As it is, I'm debating what to make my cohort, class-wise. There's a lot of Useful stuff they could be doing. I'm just not sure if I want them to be tanking, or a delicious skill-bank + support. Tank-Bank?
Wed, Jul. 21st, 2010 01:29 am (UTC)
Rogue actually gained a little weirdness in the split. For one thing, you lose out on some skill points, because the pure sneak attacking Rogue classlet gets less. To compensate, the Scout has damage reduction. I keep forgetting that I have a point of that now. Otherwise, there's some wonkiness in the growth (why I have such strange saves but a high BAB) but it's close to the core experience.
To be honest, I've always felt deprived of the core experience. Nobody around me seems that interested in it, which is too bad: far as I can tell, just playing a class straight is pretty fun in itself.
But I was thinking about Fighter/Rogue, and it doesn't quite work that easy. For one thing, you have a high BAB and the sneak attack dice, but you have to be using a light weapon and rely on weapon finesse. That means that you're playing a Dex fighter, which is alright. At that point, there's a strong argument just to right for Ranger, so you get two weapon fighting along with it, plus some nice stuff with the bow. But then with the ranger, you're getting into a different niche skill-wise. On the other hand, the skill rogue is all tied up in the Scout anyhow. So that's well enough. Rogue/Ranger is just some stabitty asshole that lives in the wilderness. I guess the strongest argument for Fighter/Rogue with the FMS would be the things you can do with the bonus feats.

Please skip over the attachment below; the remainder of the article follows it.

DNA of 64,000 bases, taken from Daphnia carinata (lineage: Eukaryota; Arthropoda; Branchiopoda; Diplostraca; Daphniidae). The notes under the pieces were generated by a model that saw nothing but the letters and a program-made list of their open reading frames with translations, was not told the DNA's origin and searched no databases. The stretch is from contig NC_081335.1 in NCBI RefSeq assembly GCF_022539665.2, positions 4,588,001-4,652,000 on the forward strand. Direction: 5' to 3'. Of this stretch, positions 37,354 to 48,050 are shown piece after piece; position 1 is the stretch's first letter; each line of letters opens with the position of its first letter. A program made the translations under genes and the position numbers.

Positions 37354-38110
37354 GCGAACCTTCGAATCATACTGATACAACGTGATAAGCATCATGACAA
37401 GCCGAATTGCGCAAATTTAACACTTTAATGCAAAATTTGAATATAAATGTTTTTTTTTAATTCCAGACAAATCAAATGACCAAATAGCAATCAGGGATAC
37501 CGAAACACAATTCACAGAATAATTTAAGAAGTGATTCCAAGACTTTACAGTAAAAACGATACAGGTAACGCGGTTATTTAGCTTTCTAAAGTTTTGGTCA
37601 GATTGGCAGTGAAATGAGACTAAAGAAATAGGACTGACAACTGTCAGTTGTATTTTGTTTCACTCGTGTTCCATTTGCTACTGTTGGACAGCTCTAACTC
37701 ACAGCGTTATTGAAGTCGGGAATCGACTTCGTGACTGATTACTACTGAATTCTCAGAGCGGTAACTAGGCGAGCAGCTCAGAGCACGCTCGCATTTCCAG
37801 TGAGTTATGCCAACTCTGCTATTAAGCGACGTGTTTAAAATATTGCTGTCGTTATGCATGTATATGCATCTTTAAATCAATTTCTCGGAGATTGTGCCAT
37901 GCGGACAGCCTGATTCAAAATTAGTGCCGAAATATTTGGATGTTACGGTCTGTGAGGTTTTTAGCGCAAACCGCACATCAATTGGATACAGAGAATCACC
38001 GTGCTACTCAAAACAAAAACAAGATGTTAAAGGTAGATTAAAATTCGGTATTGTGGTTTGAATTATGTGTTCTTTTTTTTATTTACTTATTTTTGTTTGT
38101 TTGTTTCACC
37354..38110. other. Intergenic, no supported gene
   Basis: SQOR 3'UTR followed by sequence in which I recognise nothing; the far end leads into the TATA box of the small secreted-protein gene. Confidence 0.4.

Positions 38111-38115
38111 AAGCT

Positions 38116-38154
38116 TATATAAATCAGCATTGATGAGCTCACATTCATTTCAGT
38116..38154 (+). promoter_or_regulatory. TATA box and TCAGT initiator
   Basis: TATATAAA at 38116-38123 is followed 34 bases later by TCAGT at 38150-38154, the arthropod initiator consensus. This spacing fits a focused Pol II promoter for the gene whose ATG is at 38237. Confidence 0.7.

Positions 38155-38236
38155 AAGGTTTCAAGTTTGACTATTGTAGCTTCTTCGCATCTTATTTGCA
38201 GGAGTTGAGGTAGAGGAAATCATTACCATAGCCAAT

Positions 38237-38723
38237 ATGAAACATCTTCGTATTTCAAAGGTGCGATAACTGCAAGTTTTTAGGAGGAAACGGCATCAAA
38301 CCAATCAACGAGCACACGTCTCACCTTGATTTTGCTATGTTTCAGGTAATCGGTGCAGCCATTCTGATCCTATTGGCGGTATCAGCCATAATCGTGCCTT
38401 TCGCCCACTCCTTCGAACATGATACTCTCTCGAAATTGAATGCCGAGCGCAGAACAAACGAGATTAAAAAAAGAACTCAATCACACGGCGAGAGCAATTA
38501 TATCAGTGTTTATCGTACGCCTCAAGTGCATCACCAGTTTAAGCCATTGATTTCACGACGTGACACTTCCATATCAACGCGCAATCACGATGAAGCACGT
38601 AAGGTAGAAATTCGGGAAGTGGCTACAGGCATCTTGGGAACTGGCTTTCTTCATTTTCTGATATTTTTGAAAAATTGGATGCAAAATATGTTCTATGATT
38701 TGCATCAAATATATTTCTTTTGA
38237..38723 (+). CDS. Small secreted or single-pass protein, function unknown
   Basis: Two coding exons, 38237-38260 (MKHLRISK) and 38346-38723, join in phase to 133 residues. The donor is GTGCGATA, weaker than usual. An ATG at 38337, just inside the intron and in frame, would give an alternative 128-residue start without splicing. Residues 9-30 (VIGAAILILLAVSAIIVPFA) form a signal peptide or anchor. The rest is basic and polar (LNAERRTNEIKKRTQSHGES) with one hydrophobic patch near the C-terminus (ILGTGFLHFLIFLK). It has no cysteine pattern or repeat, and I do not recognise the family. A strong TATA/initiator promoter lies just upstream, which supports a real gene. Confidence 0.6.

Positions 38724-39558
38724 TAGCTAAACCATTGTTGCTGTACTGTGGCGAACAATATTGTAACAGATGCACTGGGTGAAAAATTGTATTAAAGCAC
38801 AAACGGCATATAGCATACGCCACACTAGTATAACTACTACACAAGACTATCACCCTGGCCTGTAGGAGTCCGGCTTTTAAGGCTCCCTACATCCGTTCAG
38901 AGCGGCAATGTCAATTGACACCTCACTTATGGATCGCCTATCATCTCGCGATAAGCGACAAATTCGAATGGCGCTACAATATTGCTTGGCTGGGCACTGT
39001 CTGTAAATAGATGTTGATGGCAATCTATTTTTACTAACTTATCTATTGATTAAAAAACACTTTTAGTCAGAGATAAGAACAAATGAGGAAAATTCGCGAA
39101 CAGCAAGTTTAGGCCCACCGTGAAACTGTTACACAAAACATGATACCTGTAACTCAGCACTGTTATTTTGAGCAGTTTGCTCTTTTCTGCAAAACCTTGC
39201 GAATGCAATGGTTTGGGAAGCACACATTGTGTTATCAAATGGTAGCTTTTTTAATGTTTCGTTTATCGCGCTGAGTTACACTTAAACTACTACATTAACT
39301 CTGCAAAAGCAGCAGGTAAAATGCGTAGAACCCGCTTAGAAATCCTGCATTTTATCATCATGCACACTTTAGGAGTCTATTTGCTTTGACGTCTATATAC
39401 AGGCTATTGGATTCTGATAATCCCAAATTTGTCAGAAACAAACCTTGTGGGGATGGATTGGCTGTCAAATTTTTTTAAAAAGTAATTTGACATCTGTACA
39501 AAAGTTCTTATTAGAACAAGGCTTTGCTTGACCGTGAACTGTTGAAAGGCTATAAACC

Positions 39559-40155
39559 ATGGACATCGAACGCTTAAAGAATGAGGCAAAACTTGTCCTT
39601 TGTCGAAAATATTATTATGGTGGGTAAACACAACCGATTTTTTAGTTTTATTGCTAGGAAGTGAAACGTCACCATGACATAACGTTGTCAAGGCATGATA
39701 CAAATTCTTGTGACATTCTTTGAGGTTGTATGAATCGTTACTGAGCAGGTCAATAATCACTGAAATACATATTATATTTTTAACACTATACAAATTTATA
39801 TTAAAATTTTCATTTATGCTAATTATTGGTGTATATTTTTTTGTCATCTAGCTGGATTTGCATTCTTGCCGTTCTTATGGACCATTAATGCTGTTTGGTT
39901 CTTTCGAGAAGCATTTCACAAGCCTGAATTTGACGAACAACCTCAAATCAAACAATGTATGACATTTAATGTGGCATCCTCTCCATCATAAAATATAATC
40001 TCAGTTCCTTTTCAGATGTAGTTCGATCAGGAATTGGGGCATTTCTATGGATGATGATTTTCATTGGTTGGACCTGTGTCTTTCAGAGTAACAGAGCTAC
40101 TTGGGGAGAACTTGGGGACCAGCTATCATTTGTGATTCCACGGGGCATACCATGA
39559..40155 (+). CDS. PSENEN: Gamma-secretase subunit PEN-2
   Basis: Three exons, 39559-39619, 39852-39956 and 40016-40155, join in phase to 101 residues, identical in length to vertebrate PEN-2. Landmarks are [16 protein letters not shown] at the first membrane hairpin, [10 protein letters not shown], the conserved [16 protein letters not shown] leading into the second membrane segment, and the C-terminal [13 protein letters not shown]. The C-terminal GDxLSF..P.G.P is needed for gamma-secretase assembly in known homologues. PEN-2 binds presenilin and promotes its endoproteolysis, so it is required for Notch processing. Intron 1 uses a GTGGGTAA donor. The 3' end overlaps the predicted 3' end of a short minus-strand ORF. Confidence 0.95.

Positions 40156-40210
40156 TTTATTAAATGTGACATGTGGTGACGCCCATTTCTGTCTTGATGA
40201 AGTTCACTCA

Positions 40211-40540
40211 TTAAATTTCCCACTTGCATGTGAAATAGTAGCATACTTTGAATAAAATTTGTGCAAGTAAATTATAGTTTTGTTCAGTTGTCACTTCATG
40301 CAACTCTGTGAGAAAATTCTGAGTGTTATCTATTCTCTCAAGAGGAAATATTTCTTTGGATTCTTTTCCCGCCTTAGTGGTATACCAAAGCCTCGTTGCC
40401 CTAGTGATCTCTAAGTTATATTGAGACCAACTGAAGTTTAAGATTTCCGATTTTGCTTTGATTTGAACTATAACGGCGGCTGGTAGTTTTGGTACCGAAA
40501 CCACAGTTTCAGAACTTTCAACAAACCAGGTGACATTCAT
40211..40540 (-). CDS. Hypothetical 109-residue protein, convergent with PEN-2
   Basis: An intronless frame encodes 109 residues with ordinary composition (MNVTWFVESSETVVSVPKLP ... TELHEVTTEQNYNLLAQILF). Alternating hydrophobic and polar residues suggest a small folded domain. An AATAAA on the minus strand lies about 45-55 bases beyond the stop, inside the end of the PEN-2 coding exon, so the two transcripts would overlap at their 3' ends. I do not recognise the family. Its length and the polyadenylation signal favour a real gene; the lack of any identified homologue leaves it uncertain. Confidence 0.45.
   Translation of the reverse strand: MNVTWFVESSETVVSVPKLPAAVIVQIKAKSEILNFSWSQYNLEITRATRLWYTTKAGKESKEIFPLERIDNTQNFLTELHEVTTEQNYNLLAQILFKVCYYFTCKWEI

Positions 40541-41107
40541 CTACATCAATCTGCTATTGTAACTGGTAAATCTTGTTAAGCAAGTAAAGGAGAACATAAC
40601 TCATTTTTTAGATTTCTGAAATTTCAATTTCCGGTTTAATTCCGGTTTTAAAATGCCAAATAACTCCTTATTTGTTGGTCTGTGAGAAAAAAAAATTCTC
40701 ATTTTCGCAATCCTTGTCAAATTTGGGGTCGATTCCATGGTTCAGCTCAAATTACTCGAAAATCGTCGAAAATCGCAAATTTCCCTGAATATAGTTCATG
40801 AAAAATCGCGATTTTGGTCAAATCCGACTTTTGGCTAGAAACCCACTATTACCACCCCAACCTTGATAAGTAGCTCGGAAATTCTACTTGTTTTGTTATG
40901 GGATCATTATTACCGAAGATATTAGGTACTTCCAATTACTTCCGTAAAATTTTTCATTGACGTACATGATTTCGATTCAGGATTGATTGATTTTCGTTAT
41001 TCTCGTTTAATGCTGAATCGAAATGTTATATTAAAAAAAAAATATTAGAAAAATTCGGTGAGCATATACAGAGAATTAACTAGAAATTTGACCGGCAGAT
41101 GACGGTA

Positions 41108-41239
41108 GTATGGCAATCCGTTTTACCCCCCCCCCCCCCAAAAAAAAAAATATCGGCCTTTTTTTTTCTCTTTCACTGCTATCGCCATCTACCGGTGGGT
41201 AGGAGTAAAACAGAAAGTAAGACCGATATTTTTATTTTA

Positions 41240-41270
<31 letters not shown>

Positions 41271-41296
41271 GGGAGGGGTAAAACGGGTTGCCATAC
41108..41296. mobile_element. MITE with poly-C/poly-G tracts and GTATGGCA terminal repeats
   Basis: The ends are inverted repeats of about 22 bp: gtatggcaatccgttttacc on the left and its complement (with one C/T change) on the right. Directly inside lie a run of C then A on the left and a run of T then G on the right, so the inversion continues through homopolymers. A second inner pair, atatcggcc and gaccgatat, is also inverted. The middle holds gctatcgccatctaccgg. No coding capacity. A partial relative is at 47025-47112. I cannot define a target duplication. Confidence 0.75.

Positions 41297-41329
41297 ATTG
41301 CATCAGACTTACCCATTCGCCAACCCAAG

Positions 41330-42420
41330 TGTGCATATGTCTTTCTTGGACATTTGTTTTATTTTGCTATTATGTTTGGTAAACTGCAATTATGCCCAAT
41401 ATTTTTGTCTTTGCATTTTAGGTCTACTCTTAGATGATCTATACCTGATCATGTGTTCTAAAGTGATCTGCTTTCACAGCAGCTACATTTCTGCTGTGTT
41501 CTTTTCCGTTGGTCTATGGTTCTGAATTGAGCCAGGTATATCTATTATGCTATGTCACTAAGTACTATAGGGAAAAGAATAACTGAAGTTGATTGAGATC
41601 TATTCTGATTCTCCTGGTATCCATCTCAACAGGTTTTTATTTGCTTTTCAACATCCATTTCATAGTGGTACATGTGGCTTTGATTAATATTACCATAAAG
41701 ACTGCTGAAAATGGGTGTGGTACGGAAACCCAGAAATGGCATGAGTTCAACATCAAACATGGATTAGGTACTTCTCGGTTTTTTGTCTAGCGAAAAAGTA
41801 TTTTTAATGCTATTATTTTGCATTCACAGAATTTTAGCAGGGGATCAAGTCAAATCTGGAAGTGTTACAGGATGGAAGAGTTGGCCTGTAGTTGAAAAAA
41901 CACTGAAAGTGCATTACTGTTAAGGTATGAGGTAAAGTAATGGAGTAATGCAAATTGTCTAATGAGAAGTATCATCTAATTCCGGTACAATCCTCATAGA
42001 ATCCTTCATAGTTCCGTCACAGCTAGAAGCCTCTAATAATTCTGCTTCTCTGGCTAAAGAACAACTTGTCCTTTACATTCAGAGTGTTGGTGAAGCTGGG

As for Barbarian/Fighter, all you get out of it, because of the armour restrictions, is a big BAB and some bonus feats, a lot of which are behind a Int 13 wall. Playing a straight barbarian in this system is... well, you can't. The most effective combo is Barbarian/Shifter, which is a pretty damn effective from the cursory glance I took at it. But if you don't WANT to be a raging bear, well. Hmm.
Anyway, I'm thinking the FMS could use the addition of more base classes, rather than the PHB1 stuff (plus the warlock). It couldn't be that hard to do Shaman (which gets a split between their unique healing abilities and their other stuff), and other things.